It also links with my interest in the esoteric and the whole notion of magical thinking, of imagining something’s possible with an object. The idea that you can have an effect with an object starts in childhood.
There’s this sort of innocence to the relationships that I'm discussing with the objects. For me, it’s about animating a space, sometimes with an element of melancholy but, ultimately, I want to create a joyful experience. I guess that’s also what the colour does in terms of bringing a sense of playfulness in too.
Q: I often have this sense, when looking at your sculptures, that you could almost interact with them?
A: Yeah, way back when I was studying I was really interested in the psychoanalyst Donald Winnicott and his research in relation to objects. And back then I used to sort of propose opportunities for the audience to play with the objects.
But I became really disenchanted with that and really wanted to take ownership of the way that things are interacted with, which is why I only do that through performance now, which is all choreographed and carefully planned out.
I like the idea that there is a sense of a relationship with the objects but it is withheld, that everything’s sort of poised and ready. And sometimes it’s animated and playing with itself, like a fountain is producing water and it’s kind of playful in the way that it does. But I don’t allow for touch at that moment in the exhibition. That said, the tarot cards, Unreasonable Silence, that I made were intended to be played with in a hands on way.
Q: What are you reading at the moment, how does it inform your research?
A: I started looking at a Renaissance text called Hypnerotomachia Poliphili in early 2020. It’s about a dream of walking through an initiatory journey in a garden, and it’s hung over all my research.
The Red Thread by Charlotte Higgins was a really great source of information that informed Orbit in the Echoes. And right now I keep looking at Vickery’s Folk Flora. For the past few years, I’ve been reading about the history of gardens and how different cultures have formed what we now think of as domestic gardens.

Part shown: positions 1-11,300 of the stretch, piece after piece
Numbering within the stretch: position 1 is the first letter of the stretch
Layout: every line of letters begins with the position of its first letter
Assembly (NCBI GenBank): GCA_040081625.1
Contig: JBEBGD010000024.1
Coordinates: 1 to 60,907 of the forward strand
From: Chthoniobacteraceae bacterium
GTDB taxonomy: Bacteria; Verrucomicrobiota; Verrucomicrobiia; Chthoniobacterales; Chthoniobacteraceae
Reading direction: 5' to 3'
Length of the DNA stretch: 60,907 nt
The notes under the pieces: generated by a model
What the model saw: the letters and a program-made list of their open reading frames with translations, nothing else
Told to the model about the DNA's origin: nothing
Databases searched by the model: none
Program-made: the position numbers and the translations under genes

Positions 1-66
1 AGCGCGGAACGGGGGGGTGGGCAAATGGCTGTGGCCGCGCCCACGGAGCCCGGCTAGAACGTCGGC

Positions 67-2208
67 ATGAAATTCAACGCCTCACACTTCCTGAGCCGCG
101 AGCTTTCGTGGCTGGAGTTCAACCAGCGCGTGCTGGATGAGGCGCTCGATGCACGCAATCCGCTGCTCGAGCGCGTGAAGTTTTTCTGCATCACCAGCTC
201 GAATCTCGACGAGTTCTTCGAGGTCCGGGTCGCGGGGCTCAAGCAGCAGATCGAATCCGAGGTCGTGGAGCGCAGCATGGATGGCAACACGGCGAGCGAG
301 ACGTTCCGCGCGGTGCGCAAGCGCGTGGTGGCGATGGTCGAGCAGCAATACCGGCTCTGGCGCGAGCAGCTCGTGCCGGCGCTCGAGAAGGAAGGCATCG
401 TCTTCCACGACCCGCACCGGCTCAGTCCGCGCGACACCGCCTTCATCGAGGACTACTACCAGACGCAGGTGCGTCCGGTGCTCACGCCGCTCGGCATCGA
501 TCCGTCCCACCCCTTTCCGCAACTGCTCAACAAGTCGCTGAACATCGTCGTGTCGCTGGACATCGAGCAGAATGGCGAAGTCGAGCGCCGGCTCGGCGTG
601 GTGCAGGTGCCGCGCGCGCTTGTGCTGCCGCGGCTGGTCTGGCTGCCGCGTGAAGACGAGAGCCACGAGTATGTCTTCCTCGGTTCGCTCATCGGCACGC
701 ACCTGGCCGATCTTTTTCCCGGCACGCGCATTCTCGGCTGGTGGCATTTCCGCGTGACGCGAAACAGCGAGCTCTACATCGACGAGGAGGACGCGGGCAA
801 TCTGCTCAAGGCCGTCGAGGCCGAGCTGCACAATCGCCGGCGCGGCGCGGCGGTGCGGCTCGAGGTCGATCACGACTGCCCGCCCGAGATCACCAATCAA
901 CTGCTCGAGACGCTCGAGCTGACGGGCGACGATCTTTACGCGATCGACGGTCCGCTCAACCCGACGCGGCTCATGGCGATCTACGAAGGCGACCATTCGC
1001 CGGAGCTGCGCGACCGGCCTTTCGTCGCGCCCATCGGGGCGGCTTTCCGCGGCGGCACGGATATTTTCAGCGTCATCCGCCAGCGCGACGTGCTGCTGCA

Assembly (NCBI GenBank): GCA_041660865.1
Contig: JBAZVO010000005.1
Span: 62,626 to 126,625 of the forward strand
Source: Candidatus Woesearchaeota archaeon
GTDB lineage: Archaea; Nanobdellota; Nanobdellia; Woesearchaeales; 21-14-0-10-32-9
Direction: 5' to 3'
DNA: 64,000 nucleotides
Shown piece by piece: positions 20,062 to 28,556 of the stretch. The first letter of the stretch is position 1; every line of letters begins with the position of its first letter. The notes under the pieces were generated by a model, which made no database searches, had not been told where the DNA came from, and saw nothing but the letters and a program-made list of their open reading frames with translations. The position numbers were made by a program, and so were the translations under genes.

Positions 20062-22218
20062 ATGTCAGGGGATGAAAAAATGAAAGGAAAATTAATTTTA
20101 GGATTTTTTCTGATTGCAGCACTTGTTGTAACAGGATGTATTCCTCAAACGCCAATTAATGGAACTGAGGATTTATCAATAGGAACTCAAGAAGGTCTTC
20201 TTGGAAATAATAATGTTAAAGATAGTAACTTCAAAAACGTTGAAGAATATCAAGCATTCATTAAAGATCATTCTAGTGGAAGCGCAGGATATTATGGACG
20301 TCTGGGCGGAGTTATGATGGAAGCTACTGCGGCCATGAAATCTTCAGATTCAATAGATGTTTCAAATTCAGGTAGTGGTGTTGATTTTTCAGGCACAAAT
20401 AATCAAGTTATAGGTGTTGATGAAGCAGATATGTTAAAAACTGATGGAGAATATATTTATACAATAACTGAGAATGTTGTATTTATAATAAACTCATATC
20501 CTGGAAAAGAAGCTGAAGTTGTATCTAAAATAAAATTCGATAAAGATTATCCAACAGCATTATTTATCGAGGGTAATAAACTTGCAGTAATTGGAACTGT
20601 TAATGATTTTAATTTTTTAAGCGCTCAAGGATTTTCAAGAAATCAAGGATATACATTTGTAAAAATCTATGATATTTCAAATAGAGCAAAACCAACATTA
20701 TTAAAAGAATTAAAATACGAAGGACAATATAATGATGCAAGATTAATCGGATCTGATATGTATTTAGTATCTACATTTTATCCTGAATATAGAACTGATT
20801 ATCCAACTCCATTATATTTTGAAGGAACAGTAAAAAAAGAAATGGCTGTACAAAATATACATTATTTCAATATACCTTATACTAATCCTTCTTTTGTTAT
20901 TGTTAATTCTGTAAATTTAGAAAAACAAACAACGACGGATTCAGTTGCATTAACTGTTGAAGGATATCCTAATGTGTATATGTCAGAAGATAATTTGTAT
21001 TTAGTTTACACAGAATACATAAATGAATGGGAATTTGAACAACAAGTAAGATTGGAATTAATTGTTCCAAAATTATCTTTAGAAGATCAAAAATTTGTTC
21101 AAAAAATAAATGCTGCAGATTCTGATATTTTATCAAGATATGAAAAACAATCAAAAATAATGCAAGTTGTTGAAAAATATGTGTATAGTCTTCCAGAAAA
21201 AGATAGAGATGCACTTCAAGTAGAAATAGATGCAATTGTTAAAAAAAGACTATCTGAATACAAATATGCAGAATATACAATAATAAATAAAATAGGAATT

Q: Can you tell us about the edition you’re creating with King & McGaw?
A: The edition began as a preparatory study for a performance piece called Orbit within the echoes which was live at Whitechapel Gallery’s Nocturnal Creatures event and at Capel Manor Gardens in summer 2021. The performance of five dancers in a garden drew inspiration from the history and design of labyrinths and their association with dancing.
It referenced the ways in which movement in these spaces has been written and represented across different cultures, including the Ancient Egyptians, Greeks, Native Americans, Japanese and English.
The choreography mirrored the myth of Ariadne’s dance as described in Homer’s Iliad, taking the form of a ring, exploring hypnotic coiling and repetitive gestures. At times, the dancers condensed into one amorphous pulsating being playing with symmetry and group mechanics and, at others, the dancers explored simple acrobatic movements, twisting and knotting together.
Tangling and untangling their bodies in space, they used perpetual motion and kaleidoscopic patterns to explore how movement can be meditative. A sound track composed of synthesised recordings of handmade bells and birdsong accompanied the performances.